Developing Countries Become Mobile Phone Consumers
Developing nations have become the mobile phone industry’s biggest new consumer. Some of the poorest countries in Africa have seen a meteoric rise in cell phone use in recent years. Since the invention, cell phones have enabled users to connect across geographic boundaries in ways that were impossible before. Additionally, cell phones are now used in developing for monetary exchanges that have fueled growth.
A vast majority of the population in Africa do not have bank accounts. Instead, their populations are increasingly reliant on “mobile money”, often in the form of pre-paid airtime minutes. Mobile handsets can be acquired at a relatively cheap price and they allow their users to make financial transactions in a way that is independent of inflation or economic stability. Airtime can be transferred between handsets or converted to cash by airtime dealers.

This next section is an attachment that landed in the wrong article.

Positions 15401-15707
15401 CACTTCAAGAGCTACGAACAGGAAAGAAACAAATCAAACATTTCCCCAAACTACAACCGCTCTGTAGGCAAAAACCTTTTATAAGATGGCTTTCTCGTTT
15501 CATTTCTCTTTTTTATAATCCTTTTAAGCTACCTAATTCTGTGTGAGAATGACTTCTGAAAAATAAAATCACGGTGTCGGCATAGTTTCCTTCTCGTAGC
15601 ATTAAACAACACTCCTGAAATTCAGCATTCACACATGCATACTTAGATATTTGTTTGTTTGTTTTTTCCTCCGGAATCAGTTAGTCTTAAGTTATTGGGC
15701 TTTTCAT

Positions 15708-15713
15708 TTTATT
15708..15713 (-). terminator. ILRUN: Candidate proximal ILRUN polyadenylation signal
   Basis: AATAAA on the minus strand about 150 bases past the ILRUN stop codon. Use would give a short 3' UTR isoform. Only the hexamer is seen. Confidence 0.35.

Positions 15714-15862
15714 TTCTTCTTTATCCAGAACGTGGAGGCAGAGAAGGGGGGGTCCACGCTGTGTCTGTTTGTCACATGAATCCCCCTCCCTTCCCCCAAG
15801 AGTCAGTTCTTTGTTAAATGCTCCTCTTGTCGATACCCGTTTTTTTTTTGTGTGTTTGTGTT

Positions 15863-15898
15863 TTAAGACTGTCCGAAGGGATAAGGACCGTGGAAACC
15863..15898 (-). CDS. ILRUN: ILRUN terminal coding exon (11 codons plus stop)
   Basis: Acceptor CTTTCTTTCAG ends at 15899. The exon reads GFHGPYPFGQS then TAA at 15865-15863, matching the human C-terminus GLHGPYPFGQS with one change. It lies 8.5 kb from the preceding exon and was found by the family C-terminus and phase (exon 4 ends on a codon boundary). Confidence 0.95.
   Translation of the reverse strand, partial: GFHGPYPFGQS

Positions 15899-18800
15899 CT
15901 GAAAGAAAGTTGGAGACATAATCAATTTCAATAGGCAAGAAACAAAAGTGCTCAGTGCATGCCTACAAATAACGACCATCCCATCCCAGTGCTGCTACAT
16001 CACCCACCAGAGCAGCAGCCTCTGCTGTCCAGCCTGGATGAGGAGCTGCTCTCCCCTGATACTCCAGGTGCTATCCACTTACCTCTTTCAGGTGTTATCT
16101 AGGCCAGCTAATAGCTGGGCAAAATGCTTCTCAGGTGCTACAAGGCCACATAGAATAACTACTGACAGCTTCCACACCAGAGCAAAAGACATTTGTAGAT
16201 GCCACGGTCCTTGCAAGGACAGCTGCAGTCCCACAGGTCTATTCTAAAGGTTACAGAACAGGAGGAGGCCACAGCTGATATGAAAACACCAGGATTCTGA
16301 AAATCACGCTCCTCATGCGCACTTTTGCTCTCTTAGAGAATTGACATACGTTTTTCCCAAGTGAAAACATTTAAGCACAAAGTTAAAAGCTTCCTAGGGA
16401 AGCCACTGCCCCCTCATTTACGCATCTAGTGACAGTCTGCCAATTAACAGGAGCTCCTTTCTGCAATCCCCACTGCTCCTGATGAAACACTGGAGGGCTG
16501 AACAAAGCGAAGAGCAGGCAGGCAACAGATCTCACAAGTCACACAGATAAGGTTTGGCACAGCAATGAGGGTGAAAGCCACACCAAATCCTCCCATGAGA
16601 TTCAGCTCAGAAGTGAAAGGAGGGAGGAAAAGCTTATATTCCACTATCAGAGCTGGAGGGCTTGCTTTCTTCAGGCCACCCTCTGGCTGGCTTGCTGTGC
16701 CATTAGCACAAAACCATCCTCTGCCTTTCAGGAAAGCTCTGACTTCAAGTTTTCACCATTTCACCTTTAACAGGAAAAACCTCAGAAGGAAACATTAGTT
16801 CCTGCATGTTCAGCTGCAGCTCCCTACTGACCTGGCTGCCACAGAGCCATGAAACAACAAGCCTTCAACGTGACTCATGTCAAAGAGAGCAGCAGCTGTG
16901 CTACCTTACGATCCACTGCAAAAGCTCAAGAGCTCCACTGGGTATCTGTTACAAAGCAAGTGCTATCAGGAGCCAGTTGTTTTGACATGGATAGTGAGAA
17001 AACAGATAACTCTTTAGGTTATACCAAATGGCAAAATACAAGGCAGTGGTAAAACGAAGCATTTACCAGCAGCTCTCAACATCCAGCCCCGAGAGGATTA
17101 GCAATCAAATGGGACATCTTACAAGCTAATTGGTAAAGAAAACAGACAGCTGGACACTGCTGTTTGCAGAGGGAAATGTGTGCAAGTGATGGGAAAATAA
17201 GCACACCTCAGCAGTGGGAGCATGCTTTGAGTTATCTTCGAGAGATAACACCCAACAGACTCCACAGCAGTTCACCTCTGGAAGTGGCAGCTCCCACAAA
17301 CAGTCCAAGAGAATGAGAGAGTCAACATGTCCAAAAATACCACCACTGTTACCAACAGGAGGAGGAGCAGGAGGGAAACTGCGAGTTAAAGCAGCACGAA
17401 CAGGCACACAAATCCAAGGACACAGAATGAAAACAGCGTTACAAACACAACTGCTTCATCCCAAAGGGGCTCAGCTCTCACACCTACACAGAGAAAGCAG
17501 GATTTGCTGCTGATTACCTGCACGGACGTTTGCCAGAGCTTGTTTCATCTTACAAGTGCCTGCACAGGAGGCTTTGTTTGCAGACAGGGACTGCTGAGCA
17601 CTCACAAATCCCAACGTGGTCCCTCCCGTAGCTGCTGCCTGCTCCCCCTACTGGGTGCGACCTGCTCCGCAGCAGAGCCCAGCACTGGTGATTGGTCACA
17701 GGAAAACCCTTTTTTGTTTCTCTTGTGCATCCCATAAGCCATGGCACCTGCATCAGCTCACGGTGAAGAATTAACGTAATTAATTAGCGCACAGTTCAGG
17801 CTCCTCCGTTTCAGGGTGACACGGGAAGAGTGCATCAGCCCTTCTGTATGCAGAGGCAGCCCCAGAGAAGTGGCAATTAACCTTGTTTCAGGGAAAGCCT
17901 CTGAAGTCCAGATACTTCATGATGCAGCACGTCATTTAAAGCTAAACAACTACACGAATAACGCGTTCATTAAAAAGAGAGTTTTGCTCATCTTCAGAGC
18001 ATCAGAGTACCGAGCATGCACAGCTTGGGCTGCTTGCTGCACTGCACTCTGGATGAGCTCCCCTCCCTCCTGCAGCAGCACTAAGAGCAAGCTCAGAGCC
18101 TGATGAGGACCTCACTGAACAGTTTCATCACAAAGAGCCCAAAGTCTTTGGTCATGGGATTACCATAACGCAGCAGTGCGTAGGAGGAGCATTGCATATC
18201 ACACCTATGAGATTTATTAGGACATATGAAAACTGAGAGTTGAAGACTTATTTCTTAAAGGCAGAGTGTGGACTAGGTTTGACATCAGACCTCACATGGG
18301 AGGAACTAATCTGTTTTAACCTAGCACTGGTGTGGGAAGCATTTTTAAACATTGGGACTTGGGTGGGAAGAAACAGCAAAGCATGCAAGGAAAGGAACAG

In Botswana, approximately 30% of the population over the age of 16 have a bank account, however nearly 60% have mobile phones. In Cameroon, the difference is even greater, with 7.1% with bank accounts and 36.5% operating mobile phones.
This pattern continues across much of the African continent. The airtime economy offers monetary independence for Africans living on minuscule incomes. Though the cost of entry still prevents the poorest communities from entering the market, handset manufacturers have taken notice of these emerging markets and are developing cheaper, more rugged handsets for poorer communities.
– Andrew Rasner
Source: The Economist, TechCrunch, IST Africa
Photo: Smart Mobile Solutions